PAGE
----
5 Reasons Outlander Fans Shouldn’t Be Worried About Moving To Sundays

As someone who has covered television shows for a few years, I am not as worried as others by a move from Saturday to Sunday as announced today by The LA Times. These are based on my own observations of the industry and I welcome any evidence or arguments to the contrary:

1) Outlander has very loyal fans that have already adapted to change.

Season 1A aired in the summer of 2014, a season known for repeats on cable and broadcast or reality TV. Outlander S1B and 2 aired in spring 2015 and spring 2016. Outlander fans already know that the show doesn’t have a firm schedule. We have already known to expect episodes as they’re announced and next season won’t be any different.

2) The move will increase viewers and press attention.

Saturday night according to Nielsen, even on cable, belongs mostly to reruns and sports. Regardless of the time of year, many original cable dramas air on Sunday nights. Moving to Sundays even with potential conflicts means casual viewers and the industry will have to pay more attention to Outlander.

3) Many loyal viewers don’t watch at the scheduled time anyway.

Fans who have scheduling conflicts due to work or other events use alternative ways to watch the show already. Early birds use the Starz app or Starz via Amazon Prime. Cable company’s On Demand, iTunes and DVR suit people who may watch either the next day or even later depending on their schedule. A Sunday move will result in the same behavior.

4) We can’t predict Outlander S3 schedule accurately right now.

Based on the cast’s previous interviews, they have been told that filming for S3 if green-lighted will begin in September 2016. Assuming production + post production takes at least 6-8 months (the average time in the industry, the earliest any episodes can realistically be aired is May 2017. This is assuming there aren’t any hold-ups including: cast/crew don’t take time off for other projects/family obligations, reshoots, production delays, trouble with location filming, etc.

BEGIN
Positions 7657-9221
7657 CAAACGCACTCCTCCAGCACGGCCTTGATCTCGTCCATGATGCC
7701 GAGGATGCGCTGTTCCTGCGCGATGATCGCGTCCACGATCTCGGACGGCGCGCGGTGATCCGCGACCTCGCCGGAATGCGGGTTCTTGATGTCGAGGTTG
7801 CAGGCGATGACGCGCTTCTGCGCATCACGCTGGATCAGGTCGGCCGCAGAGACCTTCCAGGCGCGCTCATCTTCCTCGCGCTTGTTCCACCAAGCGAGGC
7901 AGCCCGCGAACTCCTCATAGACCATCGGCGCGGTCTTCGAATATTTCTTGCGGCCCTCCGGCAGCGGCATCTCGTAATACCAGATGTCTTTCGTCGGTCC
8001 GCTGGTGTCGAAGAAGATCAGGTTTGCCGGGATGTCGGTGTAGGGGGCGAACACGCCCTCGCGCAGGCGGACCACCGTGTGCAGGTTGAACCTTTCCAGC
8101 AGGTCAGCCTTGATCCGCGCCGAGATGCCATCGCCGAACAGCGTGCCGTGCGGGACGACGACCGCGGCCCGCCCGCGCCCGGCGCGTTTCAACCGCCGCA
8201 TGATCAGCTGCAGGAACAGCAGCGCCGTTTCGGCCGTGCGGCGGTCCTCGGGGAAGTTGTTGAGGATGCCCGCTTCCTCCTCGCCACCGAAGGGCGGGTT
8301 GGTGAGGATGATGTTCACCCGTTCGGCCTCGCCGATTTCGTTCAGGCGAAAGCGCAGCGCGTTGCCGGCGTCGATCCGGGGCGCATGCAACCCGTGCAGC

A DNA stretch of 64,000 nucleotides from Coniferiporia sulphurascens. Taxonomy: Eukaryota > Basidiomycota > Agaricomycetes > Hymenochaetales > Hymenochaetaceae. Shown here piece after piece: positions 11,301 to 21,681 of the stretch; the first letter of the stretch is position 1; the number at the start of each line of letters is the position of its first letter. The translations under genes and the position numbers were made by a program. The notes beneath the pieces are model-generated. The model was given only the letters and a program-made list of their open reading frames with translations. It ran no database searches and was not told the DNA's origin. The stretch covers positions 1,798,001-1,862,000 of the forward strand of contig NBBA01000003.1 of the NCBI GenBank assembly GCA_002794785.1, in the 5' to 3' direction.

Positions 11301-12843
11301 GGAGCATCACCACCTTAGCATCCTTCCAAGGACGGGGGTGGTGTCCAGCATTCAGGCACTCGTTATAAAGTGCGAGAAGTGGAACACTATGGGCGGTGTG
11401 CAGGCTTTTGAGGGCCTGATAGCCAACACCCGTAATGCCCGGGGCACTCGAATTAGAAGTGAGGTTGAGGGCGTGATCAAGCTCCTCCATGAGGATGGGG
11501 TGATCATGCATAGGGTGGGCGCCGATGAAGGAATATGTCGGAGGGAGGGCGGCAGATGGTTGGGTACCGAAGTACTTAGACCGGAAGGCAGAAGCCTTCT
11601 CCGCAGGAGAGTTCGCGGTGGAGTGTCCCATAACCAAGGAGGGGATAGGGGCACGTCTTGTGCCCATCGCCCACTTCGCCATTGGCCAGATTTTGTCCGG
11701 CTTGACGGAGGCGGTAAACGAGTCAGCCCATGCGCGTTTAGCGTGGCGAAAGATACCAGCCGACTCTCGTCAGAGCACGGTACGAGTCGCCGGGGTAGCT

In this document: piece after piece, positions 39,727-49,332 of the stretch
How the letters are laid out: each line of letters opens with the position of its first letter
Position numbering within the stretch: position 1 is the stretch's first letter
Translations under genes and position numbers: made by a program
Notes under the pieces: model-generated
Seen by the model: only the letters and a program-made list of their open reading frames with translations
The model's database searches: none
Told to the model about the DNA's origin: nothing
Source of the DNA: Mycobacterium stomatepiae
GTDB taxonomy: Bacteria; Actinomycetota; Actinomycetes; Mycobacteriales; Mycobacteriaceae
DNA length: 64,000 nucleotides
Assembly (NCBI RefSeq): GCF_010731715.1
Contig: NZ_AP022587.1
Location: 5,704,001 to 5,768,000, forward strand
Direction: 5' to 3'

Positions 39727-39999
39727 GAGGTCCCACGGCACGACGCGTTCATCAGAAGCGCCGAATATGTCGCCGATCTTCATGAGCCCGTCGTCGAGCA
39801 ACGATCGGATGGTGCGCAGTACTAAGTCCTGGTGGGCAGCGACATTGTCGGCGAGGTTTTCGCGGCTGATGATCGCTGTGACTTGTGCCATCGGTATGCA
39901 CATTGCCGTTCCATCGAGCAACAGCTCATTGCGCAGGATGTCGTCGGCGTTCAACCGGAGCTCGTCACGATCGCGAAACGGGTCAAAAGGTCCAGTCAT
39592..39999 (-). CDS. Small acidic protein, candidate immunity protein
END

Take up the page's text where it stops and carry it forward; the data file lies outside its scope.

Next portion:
Even if all of S3 is finished filming, Starz can easily decide to move airing to a later date for any number of reasons. In addition, they may decide to split S3 into two halves given the extremely complicated nature of Voyager’s timeline. If adapted faithfully, S3 is going to require even more location shoots than S2. Chances are very high that this hiatus will be long enough that some of the current Sunday night competition won’t be in existence by the time Outlander S3 airs.

5) The only scheduling conflicts that matter are shows actually aimed at Outlander’s exact demographic.

Outlander based on my observations is aimed towards women 30+. I’m actually a few years younger than this demo, but that’s another story. Some of the potential conflicts I’ve seen being raised aren’t as big as people would think they are. First of all, the move to Sunday may also change the time slot. 9pm EST may shift up or down. Game of Thrones and The Walking Dead are both aimed at anyone 18-49, even assuming they would be airing at the exact same time as Outlander. Both of these shows are more high fantasy and horror than a period romance drama. There may be some overlap in viewership, but I believe many people in Outlander’s core fan base don’t watch either show. In terms of conflicts with major sports games, most people watching Outlander weren’t going to watch whatever big game is on anyway.

The only possible conflict Starz may need to worry about isn’t even on cable. Many people in Outlander’s demographic are also loyal Masterpiece on PBS viewers. PBS actively targets women over 30 in their marketing. Downton Abbey is off the air for good. Poldark S2 is airing during Outlander’s hiatus later this fall. However, this doesn’t mean Poldark’s filming schedule for 2017 will line up as neatly.

The replacement for Downton Abbey, Victoria, will be airing in January 2017, also during Outlander’s hiatus. It’s impossible right now to figure out which new licenses or continuing series PBS will pick up from the BBC or ITV that will conflict with Outlander S3. The success of Mercy Street may pave the way for another original to PBS production or co-production which could also compete for ratings within Outlander’s demographic.

Overall, I believe the move to Sundays is too far ahead in time to accurately predict what will happen. We don’t have an Outlander S3 air date, and most of Sunday’s possible competition has no exact air date either.

I have faith that the core of the fandom will stick to whatever schedule Starz comes up with.

Who’s with me?

~ Amanda-Rae

 


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